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Some Unexpected Mathematics Arising From Research at NIST ( Hunt, NIST)

March 13 @ 4:15 pm - 5:15 pm
Shanahan B460, Harvey Mudd College, 301 Platt Blvd.
Claremont, CA 91711 United States
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A lot of the mathematics done at NIST supports the research on and measurement of advanced materials and technology. In this rather applied context. surprising mathematics makes an appearance. We present a few examples.

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Reasoning about Liability of Intelligent Agents ( Naumov, CMC)

March 27 @ 4:15 pm - 5:15 pm
Shanahan B460, Harvey Mudd College, 301 Platt Blvd.
Claremont, CA 91711 United States
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Abstract: As intelligent agents assume larger role in our daily lives, reasoning by humans about liability of such agents as well as reasoning by the intelligent agents themselves about liability becomes more important.  The existing laws, written with humans in mind, will eventually need to be re-interpreted in terms of their applicability in a hybrid environment that consists of humans and intelligent agents.  In some cases, new laws will need to be written to redefine liability in the context involving…

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April 2019

On the interplay of functional analysis and operator theory (Puig de Dios, UCR)

April 3 @ 4:15 pm - 5:15 pm
Shanahan B460, Harvey Mudd College, 301 Platt Blvd.
Claremont, CA 91711 United States
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Abstract: We overview some basic and striking facts concerning the theory of hypercyclic operators (considered to be born in 1982): 1. Hypercyclicity is a purely infinite-dimensional phenomenon: no finite dimensional space supports any hypercyclic operator; 2. It is not easy at all to determine whether a linear operator is hypercyclic. However, the set of hypercyclic operators is dense for the Strong Operator Topology in the algebra of linear and bounded operators; 3. Hypercyclicity is far from being an exotic phenomenon:…

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A General Bayesian Discrete Time Survival Model (King, CPP)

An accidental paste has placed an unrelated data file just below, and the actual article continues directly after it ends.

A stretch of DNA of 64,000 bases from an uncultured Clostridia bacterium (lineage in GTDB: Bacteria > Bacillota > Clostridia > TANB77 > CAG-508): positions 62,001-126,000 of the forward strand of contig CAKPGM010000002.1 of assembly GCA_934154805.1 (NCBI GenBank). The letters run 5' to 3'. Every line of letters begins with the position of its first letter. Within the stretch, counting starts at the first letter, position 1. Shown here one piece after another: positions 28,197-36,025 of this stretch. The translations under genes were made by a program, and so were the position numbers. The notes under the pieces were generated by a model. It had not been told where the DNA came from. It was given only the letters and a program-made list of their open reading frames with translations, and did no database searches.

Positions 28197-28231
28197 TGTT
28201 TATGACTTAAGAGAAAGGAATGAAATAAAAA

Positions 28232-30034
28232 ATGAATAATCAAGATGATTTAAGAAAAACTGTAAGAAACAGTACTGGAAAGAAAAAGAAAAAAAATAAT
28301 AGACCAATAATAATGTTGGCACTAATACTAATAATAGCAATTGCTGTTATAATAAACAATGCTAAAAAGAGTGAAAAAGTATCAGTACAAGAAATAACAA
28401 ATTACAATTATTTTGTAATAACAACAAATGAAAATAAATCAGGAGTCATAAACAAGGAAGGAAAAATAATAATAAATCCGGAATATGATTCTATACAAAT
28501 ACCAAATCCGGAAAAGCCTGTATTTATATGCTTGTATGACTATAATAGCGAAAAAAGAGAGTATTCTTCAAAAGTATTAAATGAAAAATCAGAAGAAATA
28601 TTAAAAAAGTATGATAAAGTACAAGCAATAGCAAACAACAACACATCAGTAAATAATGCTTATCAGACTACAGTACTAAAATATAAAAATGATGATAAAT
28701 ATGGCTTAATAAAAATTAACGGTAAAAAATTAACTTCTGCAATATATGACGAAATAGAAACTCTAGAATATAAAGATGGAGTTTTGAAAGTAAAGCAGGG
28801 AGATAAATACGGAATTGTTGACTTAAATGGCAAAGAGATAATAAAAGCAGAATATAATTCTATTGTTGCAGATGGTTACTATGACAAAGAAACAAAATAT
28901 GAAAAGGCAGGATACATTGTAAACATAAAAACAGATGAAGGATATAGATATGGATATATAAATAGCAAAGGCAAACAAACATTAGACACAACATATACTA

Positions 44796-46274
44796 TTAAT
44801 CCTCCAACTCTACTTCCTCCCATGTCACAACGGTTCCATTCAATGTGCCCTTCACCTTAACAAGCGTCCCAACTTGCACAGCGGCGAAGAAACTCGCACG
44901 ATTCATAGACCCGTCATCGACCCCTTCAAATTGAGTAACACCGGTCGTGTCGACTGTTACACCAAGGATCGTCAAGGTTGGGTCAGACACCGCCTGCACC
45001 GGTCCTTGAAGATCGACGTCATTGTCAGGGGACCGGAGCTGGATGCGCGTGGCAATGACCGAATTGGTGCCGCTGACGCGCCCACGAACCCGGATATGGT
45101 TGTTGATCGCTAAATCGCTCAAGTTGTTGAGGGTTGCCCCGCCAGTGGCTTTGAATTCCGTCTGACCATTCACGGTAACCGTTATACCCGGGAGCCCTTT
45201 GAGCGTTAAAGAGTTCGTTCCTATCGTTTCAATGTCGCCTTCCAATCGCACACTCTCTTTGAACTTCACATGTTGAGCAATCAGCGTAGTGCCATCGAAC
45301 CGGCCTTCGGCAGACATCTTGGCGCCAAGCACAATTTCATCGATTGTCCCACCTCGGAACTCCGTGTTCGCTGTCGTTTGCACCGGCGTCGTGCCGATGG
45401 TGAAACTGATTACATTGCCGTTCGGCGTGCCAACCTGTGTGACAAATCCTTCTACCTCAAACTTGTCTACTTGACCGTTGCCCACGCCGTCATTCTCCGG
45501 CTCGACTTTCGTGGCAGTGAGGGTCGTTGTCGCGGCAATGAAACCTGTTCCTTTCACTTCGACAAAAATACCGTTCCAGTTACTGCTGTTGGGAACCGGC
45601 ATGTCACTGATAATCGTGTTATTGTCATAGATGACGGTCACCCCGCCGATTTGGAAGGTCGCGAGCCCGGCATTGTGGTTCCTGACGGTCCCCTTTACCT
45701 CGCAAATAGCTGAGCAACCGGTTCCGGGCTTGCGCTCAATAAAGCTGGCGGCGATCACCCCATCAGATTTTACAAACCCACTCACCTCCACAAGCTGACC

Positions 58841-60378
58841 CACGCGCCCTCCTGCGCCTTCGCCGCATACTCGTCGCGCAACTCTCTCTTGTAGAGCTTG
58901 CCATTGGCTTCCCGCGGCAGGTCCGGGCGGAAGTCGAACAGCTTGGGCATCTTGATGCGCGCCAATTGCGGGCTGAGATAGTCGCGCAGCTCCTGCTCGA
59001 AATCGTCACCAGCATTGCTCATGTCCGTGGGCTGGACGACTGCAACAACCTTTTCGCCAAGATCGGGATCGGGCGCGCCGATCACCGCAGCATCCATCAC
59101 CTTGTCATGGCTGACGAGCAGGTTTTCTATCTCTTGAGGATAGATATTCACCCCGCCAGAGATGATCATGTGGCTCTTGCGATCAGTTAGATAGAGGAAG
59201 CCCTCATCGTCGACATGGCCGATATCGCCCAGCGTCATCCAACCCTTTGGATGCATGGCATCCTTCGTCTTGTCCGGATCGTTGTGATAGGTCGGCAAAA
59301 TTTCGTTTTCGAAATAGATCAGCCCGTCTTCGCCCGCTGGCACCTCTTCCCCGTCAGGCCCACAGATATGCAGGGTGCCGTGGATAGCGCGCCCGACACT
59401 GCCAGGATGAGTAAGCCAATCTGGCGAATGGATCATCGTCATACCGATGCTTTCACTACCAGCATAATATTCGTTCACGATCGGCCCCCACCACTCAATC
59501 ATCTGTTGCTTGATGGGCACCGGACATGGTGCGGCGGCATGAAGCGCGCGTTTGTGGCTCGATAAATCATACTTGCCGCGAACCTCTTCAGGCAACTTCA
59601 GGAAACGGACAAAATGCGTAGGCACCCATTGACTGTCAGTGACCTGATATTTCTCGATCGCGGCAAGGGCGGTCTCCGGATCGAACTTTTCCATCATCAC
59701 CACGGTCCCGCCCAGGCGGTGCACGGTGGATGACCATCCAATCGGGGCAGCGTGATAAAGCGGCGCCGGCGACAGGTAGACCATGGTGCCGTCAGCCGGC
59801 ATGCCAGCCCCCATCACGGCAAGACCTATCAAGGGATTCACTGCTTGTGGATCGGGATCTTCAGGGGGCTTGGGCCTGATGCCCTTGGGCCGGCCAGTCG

April 10 @ 4:15 pm - 5:15 pm
Shanahan B460, Harvey Mudd College, 301 Platt Blvd.
Claremont, CA 91711 United States
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Abstract: "We present a general Bayesian statistical model for discrete time, discrete state space stochastic processes. Applications include the modeling of recurrent and episodic disease processes, such as episodes of illicit drug use, as well as social processes such as educational enrollment and employment. We also present Markov chain Monte Carlo inference algorithms for our model, along with a freely available software package called "brea" which implements these methods in the R programming language."

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Unravelling Biochemistry Mysteries: Knot Theory Applied to Biochemistry (Price, University of San Diego)

April 17 @ 4:15 pm - 5:15 pm
Shanahan B460, Harvey Mudd College, 301 Platt Blvd.
Claremont, CA 91711 United States
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Abstract: Mathematical modeling is an effective resource for biologists since it provides ways to simplify, study and understand the complex systems common in biology and biochemistry. Many mathematical tools can be applied to biological problems, some traditional and some more novel, all innovative. This presentation will review the mathematical tools that are used to model and study biological issues of DNA-protein interactions.

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A Conformal Mapping Approach to Shape Optimization Problems. (Kao, CMC)

April 24 @ 4:15 pm - 5:15 pm
Shanahan B460, Harvey Mudd College, 301 Platt Blvd.
Claremont, CA 91711 United States
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Abstract: In this talk, a conformal mapping approach to shape optimization problems on planar domains will be discussed. In particular, spectral methods based on conformal mappings are proposed to solve Steklov eigenvalues and their related shape optimization problems in two dimensions. To apply spectral methods, we first reformulate the Steklov eigenvalue problem in the complex domain via conformal mappings. The eigenfunctions are expanded in Fourier series so the discretization leads to an eigenvalue problem for coefficients of Fourier series. For shape…

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May 2019

Is My Subgroup Normal? How Math Communities Differand Why it Matters (Sinclair, Google)

May 1 @ 4:15 pm - 5:15 pm
Shanahan B460, Harvey Mudd College, 301 Platt Blvd.
Claremont, CA 91711 United States
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Mathematics isnt done in a void: its done by groups of people. Those groups have different norms and values, which affect both who wants to engage in math and the mathematics itself being done. When thinking about diversity and inclusion, explicitly examining norms within our communities can get us a long way. Through a Thomas J Watson Fellowship, I had the opportunity to experience mathematics competitions communities in Brazil, Argentina, Senegal, Singapore and England. Come hear about the differences I…